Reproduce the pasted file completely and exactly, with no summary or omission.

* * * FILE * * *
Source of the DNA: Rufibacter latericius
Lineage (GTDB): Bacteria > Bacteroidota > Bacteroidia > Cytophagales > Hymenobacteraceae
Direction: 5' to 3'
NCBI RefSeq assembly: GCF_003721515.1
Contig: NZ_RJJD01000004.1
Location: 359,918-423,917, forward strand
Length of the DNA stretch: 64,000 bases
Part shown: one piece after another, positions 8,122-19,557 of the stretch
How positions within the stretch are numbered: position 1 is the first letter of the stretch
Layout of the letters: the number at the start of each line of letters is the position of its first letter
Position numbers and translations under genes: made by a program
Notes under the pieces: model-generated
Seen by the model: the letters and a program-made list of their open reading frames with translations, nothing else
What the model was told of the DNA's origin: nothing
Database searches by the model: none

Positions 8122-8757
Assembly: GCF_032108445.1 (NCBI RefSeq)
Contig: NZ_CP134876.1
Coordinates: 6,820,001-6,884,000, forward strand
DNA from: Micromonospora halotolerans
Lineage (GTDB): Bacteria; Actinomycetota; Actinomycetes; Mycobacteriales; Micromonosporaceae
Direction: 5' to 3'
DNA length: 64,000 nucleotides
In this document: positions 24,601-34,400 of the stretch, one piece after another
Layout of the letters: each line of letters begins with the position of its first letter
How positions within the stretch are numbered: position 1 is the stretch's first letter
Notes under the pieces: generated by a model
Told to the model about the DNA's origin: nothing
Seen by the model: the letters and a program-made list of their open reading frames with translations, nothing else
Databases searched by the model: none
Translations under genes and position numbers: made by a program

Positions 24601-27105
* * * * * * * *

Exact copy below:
Source of the DNA: Rufibacter latericius
Lineage (GTDB): Bacteria > Bacteroidota > Bacteroidia > Cytophagales > Hymenobacteraceae
Direction: 5' to 3'
NCBI RefSeq assembly: GCF_003721515.1
Contig: NZ_RJJD01000004.1
Location: 359,918-423,917, forward strand
Length of the DNA stretch: 64,000 bases
Part shown: one piece after another, positions 8,122-19,557 of the stretch
How positions within the stretch are numbered: position 1 is the first letter of the stretch
Layout of the letters: the number at the start of each line of letters is the position of its first letter
Position numbers and translations under genes: made by a program
Notes under the pieces: model-generated
Seen by the model: the letters and a program-made list of their open reading frames with translations, nothing else
What the model was told of the DNA's origin: nothing
Database searches by the model: none

Positions 8122-8757
Assembly: GCF_032108445.1 (NCBI RefSeq)
Contig: NZ_CP134876.1
Coordinates: 6,820,001-6,884,000, forward strand
DNA from: Micromonospora halotolerans
Lineage (GTDB): Bacteria; Actinomycetota; Actinomycetes; Mycobacteriales; Micromonosporaceae
Direction: 5' to 3'
DNA length: 64,000 nucleotides
In this document: positions 24,601-34,400 of the stretch, one piece after another
Layout of the letters: each line of letters begins with the position of its first letter
How positions within the stretch are numbered: position 1 is the stretch's first letter
Notes under the pieces: generated by a model
Told to the model about the DNA's origin: nothing
Seen by the model: the letters and a program-made list of their open reading frames with translations, nothing else
Databases searched by the model: none
Translations under genes and position numbers: made by a program

Positions 24601-27105